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Ruben III, Prince of Armenia

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Title: Ruben III, Prince of Armenia  
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Ruben III, Prince of Armenia

Roupen III
Lord of Cilicia / “Lord of the Mountains”
Lord of Armenian Cilicia
Reign 1175–1187
Predecessor Mleh I
Successor Leo II
Born 1145
(unknown)
Died May 6, 1187
Monastery of Drazark
Burial Monastery of Drazark
Spouse Isabella of Toron
Issue Alix
Philippa
House Roupenians
Father Stephen
Mother Rita of Barbaron

Ruben III (Armenian: Ռուբեն Գ), also Roupen III,[1][2] Rupen III,[3] or Reuben III,[4] (1145 – Monastery of Drazark,[1] May 6, 1187)[3] was the ninth lord of Armenian Cilicia[1] or “Lord of the Mountains”[3] (1175–1187).[3]

Roupen remained always friendly to the Crusaders in spirit.[5] He was a just and good prince, and created many pious foundations within his domains.[5]

Contents

  • His life 1
  • Marriage and children 2
  • Footnotes 3
  • Sources 4
  • External links 5

His life

He was the eldest son of Stephen, the third son of Leo I, lord of Armenian Cilicia.[3] His mother was Rita, a daughter of Sempad, Lord of Barbaron.[3] Roupen’s father, who was on his way to attend a banquet given by the Byzantine governor of Cilicia, Andronicus Euphorbenus,[1] was murdered[2] on February 7, 1165.[3] Following his father’s death, Roupen lived with his maternal uncle, Pagouran, lord of the fortress of Barbaron, protecting the Cilician Gates pass in the Taurus Mountains.[1]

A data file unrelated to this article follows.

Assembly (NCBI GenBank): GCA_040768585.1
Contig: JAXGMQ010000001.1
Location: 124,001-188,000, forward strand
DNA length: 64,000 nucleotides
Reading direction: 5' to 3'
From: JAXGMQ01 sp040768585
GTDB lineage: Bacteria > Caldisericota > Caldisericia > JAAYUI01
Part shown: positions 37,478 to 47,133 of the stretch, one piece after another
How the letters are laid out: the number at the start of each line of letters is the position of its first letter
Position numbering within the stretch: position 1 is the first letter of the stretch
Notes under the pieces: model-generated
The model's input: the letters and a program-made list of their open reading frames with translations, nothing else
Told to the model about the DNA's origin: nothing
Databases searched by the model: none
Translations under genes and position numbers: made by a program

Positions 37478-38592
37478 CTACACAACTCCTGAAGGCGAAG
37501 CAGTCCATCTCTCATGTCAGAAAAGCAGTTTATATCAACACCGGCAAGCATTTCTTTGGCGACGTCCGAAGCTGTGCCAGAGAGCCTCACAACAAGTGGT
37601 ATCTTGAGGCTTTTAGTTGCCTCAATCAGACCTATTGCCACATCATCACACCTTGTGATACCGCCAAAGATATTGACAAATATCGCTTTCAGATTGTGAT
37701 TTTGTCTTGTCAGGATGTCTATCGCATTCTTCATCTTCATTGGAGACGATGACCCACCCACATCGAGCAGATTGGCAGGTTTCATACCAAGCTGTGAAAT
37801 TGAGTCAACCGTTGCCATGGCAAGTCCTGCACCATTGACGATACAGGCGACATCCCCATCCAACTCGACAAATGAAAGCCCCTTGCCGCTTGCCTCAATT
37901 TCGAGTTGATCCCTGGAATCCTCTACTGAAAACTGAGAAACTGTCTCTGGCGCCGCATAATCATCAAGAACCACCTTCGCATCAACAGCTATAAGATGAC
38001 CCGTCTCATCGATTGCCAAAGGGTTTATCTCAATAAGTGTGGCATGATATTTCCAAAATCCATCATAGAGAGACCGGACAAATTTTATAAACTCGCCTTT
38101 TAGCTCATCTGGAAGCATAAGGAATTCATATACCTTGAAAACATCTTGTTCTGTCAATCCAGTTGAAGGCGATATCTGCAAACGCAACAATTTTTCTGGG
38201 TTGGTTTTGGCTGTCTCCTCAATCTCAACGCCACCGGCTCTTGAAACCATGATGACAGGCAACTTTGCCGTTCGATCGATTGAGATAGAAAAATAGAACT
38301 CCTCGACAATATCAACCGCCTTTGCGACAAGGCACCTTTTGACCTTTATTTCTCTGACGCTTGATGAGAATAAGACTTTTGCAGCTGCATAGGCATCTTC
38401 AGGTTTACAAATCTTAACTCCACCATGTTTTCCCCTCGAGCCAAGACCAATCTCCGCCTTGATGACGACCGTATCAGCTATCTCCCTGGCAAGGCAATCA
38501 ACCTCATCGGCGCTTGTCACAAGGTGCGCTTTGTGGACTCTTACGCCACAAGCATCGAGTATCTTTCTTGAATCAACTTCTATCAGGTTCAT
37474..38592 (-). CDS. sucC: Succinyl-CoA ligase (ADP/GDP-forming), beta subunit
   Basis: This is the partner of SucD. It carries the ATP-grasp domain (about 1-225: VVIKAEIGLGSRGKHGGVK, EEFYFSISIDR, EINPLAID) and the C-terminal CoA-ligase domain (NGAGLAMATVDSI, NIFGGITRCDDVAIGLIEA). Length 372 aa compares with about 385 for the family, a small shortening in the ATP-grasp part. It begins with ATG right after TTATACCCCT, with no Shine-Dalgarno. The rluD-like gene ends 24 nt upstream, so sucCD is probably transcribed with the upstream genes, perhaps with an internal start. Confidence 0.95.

Roupen took up the reins of Cilicia following the assassination of his paternal uncle, Mleh who had been murdered by members of his own inner circle of Armenian nobles[1] on May 15, 1175.[3] He was a friend of the Franks (the Crusaders); for example, at the end of 1177, assisted Philip, Count of Flanders and Prince Bohemond III of Antioch at the ineffectual siege of Harenc.[2]

He was an excellent prince, compassionate and kind; he ruled the country very well, and was praised by everybody.
— Vahram of Edessa: The Rhymed Chronicle of Armenia Minor[6]

In June 1180, Saladin, the sultan of Egypt, and Kilij Arslan II, the sultan of Iconium met on the river Sanja and there, apparently concluded an alliance.[4] The first fruits of their alliance were a short and successful campaign against Roupen III, on the pretext of harsh treatment of the Turkoman tribes in his territories.[4] Roupen made peace with Kilij Arslan II in the same year.[1] In the course of the year, many of the nobles of the Principality of Antioch who hated Sybilla, the new wife of Bohemond III fled to Roupen’s court.[2]

Early in 1181, Roupen came on a pilgrimage to Jerusalem, and there on 4 February1181/3 February 1182 he married Isabella of Toron, daughter of Humphrey III of Toron and Stephanie of Milly.[2]

At the end of 1182, the Byzantine governor of Cilicia, Isaac Comnenus, in revolt against the Emperor Andronicus I Comnenus, sought help from Bohemond III against Roupen and admitted his troops into Tarsus.[2] Bohemond promptly changed his mind and sold Tarsus and the governor to Roupen, then repented of it.[2] Isaac Comnenus was ransomed by the Knights Templar.[2]